OLYMPIA – Washington will continue to accept refugees from Syria and other Middle East countries, Gov. Jay Inslee said Monday morning.
But Idaho Gov. Butch Otter said he will do everything he can to stop refugees from coming to his state until the federal government comes up with a better system to vet them.
Saying he believes the U.S. State Department has a “robust system” to evaluate refugees and decide where to place them, Inslee said Washington will not refuse placements.
“Washington will continue to be a state that welcomes those seeking refuge from persecution, regardless of where they come from or what religion they practice,” Inslee said in a prepared statement that mentioned Republican Gov. Dan Evans led efforts to welcome Southeast Asian refugees to the state in the 1970s.
Otter said he sent a letter to President Obama saying he understood refugee resettlement is primarily under the control of the federal governnment, but that Congress and the administration should work with the states and review the process.
In the meantime, Otter said he would “use any legal means available to me to protect the citizens I serve.”
In the wake of terrorist attacks attributed to ISIS in Paris, governors in Alabama, Arkinsas, Florida, Illinois, Indiana, Maine, Massachusetts, Michigan, Mississippi and Texas, and the state Assembly of Wisconsin also announced plans to try blocking Syrian refugees from coming to their state. Legal experts questioned, however, whether they had any authority to override the federal government on this issue.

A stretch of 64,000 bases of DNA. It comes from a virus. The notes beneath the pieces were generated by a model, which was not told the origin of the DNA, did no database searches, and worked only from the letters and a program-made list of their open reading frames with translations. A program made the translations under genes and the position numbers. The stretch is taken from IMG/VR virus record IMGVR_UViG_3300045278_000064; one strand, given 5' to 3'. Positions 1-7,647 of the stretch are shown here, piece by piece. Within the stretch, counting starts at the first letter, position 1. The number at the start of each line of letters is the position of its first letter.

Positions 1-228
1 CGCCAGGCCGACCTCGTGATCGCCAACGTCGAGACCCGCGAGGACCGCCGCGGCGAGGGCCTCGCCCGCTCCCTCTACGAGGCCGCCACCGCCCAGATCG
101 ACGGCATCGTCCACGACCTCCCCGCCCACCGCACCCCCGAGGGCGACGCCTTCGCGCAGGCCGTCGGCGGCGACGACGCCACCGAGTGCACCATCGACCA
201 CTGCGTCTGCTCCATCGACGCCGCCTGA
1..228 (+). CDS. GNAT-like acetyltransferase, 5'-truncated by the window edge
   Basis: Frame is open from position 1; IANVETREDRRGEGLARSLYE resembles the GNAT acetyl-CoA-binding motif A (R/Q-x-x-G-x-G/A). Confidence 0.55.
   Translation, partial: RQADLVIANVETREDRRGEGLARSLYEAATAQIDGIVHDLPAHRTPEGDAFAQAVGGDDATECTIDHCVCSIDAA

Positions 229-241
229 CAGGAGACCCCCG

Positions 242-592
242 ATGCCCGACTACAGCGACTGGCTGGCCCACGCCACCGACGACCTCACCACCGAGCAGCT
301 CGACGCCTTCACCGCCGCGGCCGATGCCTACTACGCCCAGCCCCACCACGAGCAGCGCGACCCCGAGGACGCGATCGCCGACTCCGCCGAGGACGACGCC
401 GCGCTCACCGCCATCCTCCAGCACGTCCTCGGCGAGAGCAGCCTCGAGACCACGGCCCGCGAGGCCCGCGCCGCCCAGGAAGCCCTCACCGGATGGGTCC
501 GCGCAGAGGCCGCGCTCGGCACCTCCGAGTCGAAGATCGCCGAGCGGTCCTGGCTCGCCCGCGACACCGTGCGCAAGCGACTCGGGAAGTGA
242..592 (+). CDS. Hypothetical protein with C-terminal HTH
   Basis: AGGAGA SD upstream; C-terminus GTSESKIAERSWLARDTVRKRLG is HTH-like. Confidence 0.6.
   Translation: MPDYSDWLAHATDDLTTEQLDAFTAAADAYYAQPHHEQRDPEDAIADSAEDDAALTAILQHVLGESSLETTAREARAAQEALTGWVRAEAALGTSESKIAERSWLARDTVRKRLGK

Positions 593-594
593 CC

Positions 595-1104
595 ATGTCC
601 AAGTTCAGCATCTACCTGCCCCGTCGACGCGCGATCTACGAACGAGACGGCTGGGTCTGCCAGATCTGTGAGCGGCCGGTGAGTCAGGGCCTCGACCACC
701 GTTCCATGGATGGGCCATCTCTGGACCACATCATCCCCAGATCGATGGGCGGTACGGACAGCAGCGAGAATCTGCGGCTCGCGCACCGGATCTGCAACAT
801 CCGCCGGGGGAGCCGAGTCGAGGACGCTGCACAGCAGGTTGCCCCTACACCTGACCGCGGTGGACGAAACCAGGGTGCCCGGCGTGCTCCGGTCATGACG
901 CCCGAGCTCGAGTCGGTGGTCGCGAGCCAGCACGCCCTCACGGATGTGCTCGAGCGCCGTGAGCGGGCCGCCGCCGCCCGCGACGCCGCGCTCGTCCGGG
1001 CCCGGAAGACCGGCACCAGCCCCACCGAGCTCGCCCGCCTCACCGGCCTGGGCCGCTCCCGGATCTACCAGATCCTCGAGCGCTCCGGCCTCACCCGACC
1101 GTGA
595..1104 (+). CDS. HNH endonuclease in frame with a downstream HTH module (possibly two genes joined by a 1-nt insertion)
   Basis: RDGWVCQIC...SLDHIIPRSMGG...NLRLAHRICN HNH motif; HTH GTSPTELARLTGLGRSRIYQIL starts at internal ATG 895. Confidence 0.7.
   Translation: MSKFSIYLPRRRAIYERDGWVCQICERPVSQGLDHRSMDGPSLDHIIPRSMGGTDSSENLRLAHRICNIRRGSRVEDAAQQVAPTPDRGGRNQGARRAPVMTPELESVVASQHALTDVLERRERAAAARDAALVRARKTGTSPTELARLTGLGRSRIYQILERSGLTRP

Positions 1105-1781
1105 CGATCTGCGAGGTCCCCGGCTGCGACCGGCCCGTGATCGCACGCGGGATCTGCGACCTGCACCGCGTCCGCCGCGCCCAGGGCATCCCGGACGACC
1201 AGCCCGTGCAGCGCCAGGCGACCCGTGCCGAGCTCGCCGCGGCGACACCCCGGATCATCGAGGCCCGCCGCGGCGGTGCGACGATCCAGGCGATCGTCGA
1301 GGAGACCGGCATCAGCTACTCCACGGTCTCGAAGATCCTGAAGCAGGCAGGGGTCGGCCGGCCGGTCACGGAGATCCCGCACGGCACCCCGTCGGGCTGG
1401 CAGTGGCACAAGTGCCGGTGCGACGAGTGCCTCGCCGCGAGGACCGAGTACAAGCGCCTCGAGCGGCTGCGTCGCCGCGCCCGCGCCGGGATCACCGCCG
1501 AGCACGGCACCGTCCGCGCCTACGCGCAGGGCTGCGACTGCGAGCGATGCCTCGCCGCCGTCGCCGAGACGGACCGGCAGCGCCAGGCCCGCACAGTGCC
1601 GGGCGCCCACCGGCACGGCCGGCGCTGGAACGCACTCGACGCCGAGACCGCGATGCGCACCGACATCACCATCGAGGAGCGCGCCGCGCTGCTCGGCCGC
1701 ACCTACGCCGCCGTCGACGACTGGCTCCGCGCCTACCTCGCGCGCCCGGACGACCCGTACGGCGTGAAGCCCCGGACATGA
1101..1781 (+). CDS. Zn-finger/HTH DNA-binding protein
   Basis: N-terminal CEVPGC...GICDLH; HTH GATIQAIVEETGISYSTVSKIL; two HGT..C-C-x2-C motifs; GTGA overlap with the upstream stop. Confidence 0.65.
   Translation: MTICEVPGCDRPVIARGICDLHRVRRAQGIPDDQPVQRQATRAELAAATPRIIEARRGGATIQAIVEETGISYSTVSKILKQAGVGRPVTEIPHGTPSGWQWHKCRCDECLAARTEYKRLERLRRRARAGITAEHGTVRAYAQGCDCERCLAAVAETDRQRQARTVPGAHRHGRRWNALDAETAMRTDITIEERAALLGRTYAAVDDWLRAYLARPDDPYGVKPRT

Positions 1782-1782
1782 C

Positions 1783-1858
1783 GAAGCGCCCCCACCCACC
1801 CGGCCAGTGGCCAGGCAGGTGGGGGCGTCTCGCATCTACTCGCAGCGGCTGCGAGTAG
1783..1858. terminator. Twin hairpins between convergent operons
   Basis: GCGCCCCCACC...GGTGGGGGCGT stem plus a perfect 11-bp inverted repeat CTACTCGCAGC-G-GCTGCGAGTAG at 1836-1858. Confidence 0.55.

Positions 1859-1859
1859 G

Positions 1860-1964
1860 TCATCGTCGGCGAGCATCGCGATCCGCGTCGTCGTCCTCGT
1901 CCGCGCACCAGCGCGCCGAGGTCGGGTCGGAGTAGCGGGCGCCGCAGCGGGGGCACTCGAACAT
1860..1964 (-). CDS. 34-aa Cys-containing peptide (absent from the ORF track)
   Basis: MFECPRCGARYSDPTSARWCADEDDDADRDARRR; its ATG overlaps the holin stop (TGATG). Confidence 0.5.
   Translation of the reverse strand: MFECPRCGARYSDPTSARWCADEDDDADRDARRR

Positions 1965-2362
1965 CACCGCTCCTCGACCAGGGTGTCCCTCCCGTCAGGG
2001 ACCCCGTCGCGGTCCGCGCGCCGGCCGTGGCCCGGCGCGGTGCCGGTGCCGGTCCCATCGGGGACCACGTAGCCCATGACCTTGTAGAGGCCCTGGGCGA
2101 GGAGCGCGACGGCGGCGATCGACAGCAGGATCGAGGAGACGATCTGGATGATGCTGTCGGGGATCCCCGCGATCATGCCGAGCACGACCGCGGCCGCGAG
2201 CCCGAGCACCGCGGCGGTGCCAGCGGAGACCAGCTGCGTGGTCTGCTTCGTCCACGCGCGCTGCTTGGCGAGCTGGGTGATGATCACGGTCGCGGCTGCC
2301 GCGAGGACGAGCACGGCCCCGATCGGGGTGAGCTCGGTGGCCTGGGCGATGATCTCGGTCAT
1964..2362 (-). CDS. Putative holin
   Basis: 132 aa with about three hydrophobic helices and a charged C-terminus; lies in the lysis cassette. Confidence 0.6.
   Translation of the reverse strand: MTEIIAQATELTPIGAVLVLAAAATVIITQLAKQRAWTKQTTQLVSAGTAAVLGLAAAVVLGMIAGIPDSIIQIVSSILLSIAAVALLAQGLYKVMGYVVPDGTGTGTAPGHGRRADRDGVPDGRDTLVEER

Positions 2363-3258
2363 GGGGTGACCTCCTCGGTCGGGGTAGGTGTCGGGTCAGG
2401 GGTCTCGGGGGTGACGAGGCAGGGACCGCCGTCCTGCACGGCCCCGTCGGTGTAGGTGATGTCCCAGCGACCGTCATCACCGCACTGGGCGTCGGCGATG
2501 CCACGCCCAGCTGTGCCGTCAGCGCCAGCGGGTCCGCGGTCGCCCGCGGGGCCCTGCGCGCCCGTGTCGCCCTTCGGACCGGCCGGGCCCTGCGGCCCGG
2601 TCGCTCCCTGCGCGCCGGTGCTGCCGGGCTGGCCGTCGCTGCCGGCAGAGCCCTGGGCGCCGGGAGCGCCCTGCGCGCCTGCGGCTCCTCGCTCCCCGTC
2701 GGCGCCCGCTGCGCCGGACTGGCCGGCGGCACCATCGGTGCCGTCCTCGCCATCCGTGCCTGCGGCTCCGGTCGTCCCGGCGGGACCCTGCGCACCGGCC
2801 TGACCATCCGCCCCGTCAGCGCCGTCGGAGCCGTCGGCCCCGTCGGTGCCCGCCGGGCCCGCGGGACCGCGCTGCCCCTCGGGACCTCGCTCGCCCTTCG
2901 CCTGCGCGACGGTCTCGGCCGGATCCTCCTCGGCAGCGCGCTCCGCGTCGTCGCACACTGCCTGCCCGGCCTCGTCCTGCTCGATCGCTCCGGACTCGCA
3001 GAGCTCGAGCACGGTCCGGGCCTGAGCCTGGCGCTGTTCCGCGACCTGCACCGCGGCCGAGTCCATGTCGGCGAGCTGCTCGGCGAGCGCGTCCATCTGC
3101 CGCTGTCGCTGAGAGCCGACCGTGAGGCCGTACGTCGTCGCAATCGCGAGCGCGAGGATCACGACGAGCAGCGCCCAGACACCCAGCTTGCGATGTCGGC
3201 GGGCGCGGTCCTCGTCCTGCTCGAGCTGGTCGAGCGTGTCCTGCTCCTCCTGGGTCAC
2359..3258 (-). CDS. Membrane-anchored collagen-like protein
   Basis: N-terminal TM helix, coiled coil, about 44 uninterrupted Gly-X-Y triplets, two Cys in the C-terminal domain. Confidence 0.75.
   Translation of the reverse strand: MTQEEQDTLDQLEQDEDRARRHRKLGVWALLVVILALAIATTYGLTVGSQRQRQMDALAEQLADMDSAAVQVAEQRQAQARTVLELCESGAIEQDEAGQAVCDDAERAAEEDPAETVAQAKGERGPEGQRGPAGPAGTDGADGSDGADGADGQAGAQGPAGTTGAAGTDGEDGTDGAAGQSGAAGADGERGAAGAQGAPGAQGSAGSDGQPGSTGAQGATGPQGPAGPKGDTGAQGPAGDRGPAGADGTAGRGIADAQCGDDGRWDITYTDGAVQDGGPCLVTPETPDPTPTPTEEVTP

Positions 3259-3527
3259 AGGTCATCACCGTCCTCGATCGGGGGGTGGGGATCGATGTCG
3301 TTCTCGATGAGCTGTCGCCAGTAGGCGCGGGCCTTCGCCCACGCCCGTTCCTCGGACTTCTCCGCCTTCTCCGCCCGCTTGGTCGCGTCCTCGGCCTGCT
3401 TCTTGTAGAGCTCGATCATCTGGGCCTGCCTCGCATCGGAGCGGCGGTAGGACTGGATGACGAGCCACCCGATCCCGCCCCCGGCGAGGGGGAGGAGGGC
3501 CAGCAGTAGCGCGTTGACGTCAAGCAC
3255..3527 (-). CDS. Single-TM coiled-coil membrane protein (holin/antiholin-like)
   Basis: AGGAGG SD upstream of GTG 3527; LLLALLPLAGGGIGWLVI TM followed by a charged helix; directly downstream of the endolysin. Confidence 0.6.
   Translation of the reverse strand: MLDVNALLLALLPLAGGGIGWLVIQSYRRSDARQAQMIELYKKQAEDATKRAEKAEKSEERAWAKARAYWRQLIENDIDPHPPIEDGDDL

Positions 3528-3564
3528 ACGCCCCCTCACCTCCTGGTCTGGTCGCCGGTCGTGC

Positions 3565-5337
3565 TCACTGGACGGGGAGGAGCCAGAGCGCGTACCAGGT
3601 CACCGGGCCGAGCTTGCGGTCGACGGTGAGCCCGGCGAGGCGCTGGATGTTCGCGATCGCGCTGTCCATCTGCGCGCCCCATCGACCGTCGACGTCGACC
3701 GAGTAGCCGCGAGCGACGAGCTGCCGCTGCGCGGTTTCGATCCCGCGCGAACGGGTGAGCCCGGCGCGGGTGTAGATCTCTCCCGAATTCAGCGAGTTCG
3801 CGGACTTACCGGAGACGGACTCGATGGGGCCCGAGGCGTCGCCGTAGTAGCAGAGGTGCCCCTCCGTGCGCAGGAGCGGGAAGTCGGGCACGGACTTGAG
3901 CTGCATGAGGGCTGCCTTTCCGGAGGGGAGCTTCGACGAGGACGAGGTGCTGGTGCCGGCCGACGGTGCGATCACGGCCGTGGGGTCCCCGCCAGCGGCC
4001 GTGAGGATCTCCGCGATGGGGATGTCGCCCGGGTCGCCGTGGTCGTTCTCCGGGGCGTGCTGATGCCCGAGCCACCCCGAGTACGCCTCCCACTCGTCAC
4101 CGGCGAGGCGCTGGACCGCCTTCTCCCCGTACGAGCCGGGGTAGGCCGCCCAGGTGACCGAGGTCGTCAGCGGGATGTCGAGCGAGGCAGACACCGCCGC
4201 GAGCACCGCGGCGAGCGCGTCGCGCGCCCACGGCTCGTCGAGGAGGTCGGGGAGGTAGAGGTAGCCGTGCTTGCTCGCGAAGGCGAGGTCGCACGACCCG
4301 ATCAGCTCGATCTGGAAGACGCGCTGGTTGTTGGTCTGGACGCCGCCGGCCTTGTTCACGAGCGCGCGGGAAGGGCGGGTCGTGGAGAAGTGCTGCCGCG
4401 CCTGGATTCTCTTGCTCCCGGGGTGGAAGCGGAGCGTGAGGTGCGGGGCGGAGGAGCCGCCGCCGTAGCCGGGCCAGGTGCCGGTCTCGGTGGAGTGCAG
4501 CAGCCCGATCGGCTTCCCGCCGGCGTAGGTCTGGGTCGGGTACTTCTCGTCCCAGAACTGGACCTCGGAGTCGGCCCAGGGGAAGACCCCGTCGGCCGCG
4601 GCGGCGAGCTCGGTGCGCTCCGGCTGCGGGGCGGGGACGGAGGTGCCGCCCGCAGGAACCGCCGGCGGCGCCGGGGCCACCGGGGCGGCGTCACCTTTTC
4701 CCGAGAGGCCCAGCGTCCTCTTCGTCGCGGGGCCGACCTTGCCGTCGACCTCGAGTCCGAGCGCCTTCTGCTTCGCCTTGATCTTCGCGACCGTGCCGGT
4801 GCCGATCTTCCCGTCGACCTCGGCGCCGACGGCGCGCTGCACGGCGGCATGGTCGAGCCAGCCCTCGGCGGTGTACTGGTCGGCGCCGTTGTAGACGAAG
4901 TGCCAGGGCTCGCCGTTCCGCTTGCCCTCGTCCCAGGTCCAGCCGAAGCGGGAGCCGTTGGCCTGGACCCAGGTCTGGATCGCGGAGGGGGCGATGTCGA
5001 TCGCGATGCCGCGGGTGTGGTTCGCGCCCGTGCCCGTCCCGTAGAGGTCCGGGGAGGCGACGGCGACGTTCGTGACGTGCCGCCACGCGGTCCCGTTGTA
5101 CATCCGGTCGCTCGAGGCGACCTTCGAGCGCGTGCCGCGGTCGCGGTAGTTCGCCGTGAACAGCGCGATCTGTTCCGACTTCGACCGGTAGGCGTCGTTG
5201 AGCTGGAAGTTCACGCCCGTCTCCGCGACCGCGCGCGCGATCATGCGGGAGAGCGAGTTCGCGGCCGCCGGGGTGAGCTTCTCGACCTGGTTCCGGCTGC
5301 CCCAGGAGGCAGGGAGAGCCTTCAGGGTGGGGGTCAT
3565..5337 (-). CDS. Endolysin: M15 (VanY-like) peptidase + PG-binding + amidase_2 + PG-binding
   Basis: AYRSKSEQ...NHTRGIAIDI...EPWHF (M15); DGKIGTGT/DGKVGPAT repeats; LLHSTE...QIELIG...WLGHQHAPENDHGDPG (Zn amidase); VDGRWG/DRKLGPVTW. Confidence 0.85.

Inslee was among governors taking a different stance and saying Washington would accept Syrian refugees if the federal government decides to send them to the state.
“I stand firmly with President Obama who said this morning ‘We do not close our hearts to these victims of such violence and somehow start equating the issue of refugees with the issue of terrorism,’” he said.
Since 1975, Washington has received more than 130,000 refugees from more than 70 countries, Sarah Peterson, the state refugee coordinator, said. That included 2,921 in 2015, mostly from Iraq, Ukraine, Somalia, the Congo and Myanmar; 25 of them were from Syria. No estimates for the number of Syrian refugees that could be coming to Washington have been announced, she added.
Idaho, too, has a long history of welcoming refugees. Jan Reeves, director of the Idaho Office for Refugees, told Idaho Reports the state has resettled 35 refugees in the last six months, 20 of them children.